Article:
Wednesday, November 7, 2012

the morning after...

Never an easy task          For many years, I’ve studied leadership, why leaders fail and how they can succeed. What I’ve learned is humbling.

Leadership does not equal charisma although great leaders create great followers.

True leaders have made peace with themselves; they know their inner peace provides a path to making peace with others.

They make clear their purposes and share those purposes willingly; indeed, they know that trust is built on relationships anchored to the clarity of shared purposes.

Perhaps the most special aspect of a great leader is his or her vision. Followers are ones who trust that vision and its source. The extent to which that leader’s vision pertains to his or her followers, their wants and desires, often determines the tenure of that leader. Indeed, dynamic leaders rely on a constant flow and exchange of ideas. They encourage communication.

If those ideas are positive and attainable, followers (or constituents) will be constructively involved.

Otherwise, those supporters will seek another path; they will find, for themselves, a better leader. Or the leader, if honestly concerned with his or her competency, will step down.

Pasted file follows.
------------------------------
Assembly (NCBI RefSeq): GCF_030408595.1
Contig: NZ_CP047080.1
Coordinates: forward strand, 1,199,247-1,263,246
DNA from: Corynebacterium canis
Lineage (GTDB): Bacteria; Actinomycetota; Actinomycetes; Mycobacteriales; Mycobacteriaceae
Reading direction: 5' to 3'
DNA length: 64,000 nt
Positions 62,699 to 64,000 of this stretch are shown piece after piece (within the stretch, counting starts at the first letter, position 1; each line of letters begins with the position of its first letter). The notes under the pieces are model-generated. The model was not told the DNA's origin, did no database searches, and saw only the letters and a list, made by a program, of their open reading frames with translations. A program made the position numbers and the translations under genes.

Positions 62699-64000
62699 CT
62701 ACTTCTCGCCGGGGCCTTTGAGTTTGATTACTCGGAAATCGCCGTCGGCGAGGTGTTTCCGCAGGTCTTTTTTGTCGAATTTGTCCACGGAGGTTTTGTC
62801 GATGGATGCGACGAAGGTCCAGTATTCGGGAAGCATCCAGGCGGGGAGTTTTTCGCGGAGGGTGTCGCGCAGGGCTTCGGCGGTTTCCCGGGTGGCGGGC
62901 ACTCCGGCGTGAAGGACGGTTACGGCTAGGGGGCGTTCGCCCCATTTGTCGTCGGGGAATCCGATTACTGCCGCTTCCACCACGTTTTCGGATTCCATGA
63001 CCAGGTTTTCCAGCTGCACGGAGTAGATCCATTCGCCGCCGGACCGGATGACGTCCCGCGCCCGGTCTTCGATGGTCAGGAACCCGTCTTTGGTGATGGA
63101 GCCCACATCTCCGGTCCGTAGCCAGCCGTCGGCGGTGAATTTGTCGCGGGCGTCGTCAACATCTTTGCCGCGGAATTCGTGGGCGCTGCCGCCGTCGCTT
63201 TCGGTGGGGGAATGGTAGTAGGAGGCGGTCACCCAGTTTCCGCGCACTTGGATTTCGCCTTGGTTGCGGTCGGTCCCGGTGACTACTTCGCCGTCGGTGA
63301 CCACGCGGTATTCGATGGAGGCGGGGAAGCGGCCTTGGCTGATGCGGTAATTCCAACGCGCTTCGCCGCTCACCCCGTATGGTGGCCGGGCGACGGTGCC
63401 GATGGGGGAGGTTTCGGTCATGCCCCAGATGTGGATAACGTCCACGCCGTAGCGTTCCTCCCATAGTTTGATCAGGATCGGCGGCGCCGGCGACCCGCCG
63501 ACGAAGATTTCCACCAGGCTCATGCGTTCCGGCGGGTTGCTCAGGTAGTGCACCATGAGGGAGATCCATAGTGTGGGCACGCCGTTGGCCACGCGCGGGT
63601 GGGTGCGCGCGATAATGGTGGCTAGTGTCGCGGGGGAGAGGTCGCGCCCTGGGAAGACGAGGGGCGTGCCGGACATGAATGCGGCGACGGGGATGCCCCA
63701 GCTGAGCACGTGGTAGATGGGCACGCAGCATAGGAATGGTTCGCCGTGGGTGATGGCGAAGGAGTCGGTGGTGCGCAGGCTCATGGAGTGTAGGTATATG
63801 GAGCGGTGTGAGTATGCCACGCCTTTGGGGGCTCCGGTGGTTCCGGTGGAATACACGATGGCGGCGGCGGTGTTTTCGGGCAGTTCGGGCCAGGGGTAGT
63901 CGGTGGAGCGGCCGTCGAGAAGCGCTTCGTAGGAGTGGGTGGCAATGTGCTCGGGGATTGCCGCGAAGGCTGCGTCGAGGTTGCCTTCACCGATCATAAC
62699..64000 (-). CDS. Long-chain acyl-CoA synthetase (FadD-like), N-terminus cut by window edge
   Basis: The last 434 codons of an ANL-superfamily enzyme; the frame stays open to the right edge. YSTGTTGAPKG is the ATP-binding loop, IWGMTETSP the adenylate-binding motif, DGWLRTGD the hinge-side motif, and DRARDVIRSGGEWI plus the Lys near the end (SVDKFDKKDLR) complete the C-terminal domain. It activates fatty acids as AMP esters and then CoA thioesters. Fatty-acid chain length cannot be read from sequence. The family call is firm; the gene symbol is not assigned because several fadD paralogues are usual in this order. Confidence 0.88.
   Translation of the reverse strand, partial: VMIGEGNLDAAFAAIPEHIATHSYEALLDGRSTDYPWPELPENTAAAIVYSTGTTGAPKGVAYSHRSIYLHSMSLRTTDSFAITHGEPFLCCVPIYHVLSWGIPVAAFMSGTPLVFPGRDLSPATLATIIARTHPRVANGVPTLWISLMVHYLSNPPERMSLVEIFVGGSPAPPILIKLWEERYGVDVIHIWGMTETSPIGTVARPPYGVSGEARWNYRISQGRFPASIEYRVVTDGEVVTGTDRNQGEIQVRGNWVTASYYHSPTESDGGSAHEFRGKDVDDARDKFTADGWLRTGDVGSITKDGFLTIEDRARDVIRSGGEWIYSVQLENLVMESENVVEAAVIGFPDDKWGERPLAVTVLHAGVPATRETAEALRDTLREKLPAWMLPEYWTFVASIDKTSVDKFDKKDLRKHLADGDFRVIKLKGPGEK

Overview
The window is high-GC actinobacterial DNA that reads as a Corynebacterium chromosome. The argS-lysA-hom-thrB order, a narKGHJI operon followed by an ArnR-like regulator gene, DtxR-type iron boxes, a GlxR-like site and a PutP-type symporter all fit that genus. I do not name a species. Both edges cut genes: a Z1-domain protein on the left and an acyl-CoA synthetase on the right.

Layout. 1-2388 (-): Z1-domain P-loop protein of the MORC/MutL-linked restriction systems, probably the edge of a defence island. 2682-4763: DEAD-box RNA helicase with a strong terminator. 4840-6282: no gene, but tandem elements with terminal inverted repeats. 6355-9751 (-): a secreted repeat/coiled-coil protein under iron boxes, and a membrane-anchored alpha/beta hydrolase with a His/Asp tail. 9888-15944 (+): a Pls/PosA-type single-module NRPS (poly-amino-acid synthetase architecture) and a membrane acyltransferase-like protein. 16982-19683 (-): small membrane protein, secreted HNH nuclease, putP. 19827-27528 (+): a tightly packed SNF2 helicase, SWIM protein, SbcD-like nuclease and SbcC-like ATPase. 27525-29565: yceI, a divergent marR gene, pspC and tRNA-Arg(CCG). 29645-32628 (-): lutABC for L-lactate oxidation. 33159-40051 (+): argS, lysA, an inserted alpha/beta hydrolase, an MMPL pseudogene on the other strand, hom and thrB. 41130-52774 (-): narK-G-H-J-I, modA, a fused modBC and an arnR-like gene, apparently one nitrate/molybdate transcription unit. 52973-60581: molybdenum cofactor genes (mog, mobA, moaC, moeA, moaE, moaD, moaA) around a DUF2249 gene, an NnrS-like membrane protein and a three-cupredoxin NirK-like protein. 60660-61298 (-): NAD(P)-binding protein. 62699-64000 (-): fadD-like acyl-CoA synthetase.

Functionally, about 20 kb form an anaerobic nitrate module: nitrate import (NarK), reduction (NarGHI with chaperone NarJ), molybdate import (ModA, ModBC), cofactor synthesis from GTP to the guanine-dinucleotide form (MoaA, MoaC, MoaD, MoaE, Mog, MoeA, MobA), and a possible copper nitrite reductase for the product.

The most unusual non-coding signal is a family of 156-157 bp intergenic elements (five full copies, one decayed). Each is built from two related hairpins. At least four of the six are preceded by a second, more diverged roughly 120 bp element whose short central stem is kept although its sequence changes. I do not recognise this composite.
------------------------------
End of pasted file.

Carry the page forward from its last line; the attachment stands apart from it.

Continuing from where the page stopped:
That much I learned during a simple test. After spending months with the same group in a nine-month leadership training course, we were presented with a final test.

“Press the green button if you choose to follow that person. Press the red if you don’t.”

In front of each of us was a board with a bank of lights; we couldn’t see anyone cast their vote. That was hidden although the result of their vote showed on our bank of lights. For example, if no one chose to follow me, all of my lights would be red.

In essence, a green light indicated trust in that person as a leader. When the time came to vote on a specific person, that person felt their leadership traits couldn’t have been more closely scrutinized. After months spent working together, it became absolutely clear whether others valued us as leaders.

For me, the hard truth came clear: a good leader must be one who knowingly serves yet leads with clarity.

It taught me that, when followers are poorly informed, coercion and deception reign. The same is true when leaders lack the skills for the role they’ve assumed. Leadership defines us; good leaders bring out our best qualities.

Powerful nations fail without them.

                                B. Koplen 11/7/12

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